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New Types of Housing

March 5, 1946

Report Outline
Administration Homes-For-Veterans Program
Recent Advances in Housing Construction
Obstacles to Change in Housing Construction
Special Focus

NEW MATERIALS and new methods of construction have an important place in the emergency housing program of the Truman administration. Direct government encouragement to technological advances in housing is counted upon both to reduce high costs of home building and to speed the provision of new dwellings for war veterans.

Formidable barriers must be overcome if this part of the Truman-Wyatt program is to yield maximum benefits. Some of these are the resistance to housing innovations of both labor and management in the construction industry, the outmoded building codes which obstruct the use of new methods and materials in many localities, the conservatism of lending institutions, and the sales resistance of prospective home buyers to unconventional house designs.

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Administration Homes-For-Veterans Program

The administration program calls for the construction of 2,700,000 new dwelling units by the end of 1947. Of these, 1,600,000 would be of conventional design, 850,000 would be prefabricated houses, and 250,000 would be temporary structures. To achieve these goals, Housing Expediter Wyatt proposes that operative builders and suppliers of materials be assisted by priorities, subsidies, tax concessions, and recruitment of labor. Propective home buyers would be protected by price ceilings; prospective home builders would receive government assistance in obtaining land and long-term building loans at low interest rates.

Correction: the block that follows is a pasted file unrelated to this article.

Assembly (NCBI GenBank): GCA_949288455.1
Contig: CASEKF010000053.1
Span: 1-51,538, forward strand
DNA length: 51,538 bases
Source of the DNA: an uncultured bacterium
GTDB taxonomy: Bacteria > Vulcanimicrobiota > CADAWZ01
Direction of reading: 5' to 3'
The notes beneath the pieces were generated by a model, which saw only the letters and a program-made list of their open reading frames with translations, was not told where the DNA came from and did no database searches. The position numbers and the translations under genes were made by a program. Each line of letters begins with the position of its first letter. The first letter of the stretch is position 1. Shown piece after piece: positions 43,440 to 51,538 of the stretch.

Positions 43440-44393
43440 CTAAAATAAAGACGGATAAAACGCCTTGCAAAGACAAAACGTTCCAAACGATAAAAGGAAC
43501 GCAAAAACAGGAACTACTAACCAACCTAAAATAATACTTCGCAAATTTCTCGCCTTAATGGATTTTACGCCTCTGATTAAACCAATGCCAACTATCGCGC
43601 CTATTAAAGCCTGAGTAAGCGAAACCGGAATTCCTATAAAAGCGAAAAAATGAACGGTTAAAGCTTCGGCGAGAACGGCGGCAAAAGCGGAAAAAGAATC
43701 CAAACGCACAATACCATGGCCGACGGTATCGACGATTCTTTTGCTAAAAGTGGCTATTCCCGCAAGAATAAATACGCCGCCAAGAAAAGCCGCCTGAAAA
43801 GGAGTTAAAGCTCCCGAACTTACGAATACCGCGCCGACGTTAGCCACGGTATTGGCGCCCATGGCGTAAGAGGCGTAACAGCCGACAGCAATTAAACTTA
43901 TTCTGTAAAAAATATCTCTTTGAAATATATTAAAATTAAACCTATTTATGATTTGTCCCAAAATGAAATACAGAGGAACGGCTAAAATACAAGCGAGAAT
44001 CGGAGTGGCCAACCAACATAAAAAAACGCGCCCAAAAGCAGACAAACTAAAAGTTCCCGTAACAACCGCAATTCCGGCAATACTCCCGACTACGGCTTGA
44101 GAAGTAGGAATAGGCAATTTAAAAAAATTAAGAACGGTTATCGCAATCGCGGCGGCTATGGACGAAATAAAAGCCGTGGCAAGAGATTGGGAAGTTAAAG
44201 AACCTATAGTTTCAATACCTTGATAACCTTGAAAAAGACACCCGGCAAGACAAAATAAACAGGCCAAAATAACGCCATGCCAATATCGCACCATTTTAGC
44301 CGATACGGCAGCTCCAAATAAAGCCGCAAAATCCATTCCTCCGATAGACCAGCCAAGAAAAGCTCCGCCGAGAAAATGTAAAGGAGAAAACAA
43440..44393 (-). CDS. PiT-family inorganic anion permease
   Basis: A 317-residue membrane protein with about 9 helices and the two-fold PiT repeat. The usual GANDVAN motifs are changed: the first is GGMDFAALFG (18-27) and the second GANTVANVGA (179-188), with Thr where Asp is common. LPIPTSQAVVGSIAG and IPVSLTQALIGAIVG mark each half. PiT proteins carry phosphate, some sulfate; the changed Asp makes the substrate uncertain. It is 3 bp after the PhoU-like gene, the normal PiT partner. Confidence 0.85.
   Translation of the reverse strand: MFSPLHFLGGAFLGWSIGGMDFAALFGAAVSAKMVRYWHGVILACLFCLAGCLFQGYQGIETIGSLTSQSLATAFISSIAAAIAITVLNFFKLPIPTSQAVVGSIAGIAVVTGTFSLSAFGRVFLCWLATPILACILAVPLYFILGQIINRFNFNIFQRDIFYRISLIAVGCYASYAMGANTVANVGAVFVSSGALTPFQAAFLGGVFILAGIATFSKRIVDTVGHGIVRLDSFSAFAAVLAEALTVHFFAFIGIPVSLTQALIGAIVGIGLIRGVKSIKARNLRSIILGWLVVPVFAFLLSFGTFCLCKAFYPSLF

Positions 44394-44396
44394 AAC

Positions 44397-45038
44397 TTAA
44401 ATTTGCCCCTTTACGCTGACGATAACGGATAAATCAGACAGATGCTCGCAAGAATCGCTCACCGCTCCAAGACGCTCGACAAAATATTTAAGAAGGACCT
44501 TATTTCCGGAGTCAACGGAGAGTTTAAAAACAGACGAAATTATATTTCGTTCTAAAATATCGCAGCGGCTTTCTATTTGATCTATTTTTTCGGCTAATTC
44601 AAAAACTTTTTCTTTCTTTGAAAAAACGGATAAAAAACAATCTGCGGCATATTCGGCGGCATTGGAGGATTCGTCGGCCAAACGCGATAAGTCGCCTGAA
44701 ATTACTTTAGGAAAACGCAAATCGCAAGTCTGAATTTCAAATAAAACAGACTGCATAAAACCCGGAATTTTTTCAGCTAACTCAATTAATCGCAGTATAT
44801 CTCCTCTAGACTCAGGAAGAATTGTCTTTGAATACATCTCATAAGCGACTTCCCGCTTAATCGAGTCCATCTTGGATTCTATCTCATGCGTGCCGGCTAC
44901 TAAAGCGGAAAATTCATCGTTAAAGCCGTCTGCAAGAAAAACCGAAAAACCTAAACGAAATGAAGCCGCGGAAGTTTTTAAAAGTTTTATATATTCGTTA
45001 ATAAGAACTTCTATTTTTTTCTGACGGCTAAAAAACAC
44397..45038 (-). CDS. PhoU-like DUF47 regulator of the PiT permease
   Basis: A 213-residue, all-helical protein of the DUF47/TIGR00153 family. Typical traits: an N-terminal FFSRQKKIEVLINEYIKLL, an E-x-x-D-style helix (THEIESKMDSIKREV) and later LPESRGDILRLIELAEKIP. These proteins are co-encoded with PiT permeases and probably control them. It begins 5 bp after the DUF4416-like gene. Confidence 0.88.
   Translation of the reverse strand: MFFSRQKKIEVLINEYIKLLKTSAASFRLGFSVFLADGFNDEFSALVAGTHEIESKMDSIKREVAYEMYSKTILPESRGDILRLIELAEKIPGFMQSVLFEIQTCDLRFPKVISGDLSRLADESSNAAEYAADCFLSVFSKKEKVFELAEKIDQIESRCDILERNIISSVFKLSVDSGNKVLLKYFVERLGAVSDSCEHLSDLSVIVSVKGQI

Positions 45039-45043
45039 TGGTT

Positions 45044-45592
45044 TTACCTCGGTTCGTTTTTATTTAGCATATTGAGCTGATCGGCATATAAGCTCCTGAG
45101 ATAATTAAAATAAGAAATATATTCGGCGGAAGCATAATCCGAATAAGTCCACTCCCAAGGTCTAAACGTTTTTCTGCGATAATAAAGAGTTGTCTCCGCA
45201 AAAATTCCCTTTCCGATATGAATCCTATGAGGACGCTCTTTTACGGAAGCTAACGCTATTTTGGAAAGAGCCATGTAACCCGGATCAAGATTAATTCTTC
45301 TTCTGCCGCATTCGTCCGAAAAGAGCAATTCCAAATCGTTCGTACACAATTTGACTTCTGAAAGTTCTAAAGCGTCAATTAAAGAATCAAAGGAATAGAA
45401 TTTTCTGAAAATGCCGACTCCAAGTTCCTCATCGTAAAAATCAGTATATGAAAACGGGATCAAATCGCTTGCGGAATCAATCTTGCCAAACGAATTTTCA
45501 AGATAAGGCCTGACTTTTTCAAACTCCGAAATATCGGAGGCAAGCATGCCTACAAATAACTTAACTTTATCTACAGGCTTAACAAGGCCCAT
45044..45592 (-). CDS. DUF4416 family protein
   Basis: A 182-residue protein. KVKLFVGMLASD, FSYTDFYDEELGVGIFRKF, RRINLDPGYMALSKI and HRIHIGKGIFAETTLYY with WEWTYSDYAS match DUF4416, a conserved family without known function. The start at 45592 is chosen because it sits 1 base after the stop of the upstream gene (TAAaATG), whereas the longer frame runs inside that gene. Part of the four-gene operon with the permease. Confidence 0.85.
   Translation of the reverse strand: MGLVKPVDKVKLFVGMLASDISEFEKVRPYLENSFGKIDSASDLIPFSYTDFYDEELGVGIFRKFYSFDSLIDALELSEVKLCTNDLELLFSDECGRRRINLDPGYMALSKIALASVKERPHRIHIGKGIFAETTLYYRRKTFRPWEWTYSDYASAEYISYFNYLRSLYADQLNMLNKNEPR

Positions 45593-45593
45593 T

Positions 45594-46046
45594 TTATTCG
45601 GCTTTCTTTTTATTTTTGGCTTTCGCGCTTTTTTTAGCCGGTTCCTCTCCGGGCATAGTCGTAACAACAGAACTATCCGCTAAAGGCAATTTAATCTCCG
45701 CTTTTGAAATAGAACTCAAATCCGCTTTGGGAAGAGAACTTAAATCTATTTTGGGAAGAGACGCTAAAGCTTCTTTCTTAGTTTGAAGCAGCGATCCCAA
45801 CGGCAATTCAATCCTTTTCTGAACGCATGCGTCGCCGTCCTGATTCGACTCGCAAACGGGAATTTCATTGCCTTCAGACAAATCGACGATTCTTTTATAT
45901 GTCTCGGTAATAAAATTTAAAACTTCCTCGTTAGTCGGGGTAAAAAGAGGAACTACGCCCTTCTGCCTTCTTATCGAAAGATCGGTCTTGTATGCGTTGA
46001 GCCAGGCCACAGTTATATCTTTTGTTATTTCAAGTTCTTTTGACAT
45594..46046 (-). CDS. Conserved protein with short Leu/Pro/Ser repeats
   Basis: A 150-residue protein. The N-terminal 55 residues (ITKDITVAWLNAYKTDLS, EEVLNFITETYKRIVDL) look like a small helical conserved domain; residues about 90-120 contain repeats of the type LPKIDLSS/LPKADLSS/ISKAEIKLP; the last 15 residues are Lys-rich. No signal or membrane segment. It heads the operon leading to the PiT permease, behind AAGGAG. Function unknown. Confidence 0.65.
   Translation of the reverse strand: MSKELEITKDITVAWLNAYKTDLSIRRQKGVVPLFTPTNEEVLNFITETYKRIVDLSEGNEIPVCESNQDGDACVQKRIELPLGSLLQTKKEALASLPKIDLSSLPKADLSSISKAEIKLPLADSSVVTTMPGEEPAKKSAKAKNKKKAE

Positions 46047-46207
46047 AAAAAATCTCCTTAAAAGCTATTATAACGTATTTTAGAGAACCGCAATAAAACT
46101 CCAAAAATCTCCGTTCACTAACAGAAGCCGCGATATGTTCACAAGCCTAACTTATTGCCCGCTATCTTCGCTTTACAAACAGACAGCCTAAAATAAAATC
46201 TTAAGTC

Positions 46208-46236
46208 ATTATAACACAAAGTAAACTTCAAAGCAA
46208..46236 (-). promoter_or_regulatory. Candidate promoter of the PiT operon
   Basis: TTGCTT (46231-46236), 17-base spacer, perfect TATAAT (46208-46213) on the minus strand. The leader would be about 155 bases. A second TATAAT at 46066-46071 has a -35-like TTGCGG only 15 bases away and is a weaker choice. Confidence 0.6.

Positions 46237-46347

ISSUE TRACKER for Related Reports
Housing
Apr. 05, 2013  Homeless Students
Dec. 14, 2012  Future of Homeownership
Dec. 18, 2009  Housing the Homeless
Nov. 02, 2007  Mortgage CrisisUpdated
Feb. 09, 2001  Affordable Housing
Jan. 06, 1989  Affordable Housing: Is There Enough?
Oct. 30, 1981  Creative Home Financing
Nov. 07, 1980  Housing the Poor
Dec. 21, 1979  Rental Housing Shortage
Nov. 24, 1978  Housing Restoration and Displacement
Apr. 22, 1977  Housing Outlook
Sep. 26, 1973  Housing Credit Crunch
Aug. 06, 1969  Communal Living
Jul. 09, 1969  Private Housing Squeeze
Mar. 04, 1966  Housing for the Poor
Apr. 10, 1963  Changing Housing Climate
Sep. 26, 1956  Prefabricated Housing
Sep. 02, 1949  Cooperative Housing
May 14, 1947  Liquidation of Rent Controls
Dec. 17, 1946  National Housing Emergency, 1946-1947
Mar. 05, 1946  New Types of Housing
Oct. 08, 1941  Rent Control
Aug. 02, 1938  The Future of Home Ownership
Sep. 05, 1934  Building Costs and Home Renovation
Nov. 20, 1933  Federal Home Loans and Housing
Nov. 17, 1931  Housing and Home Ownership
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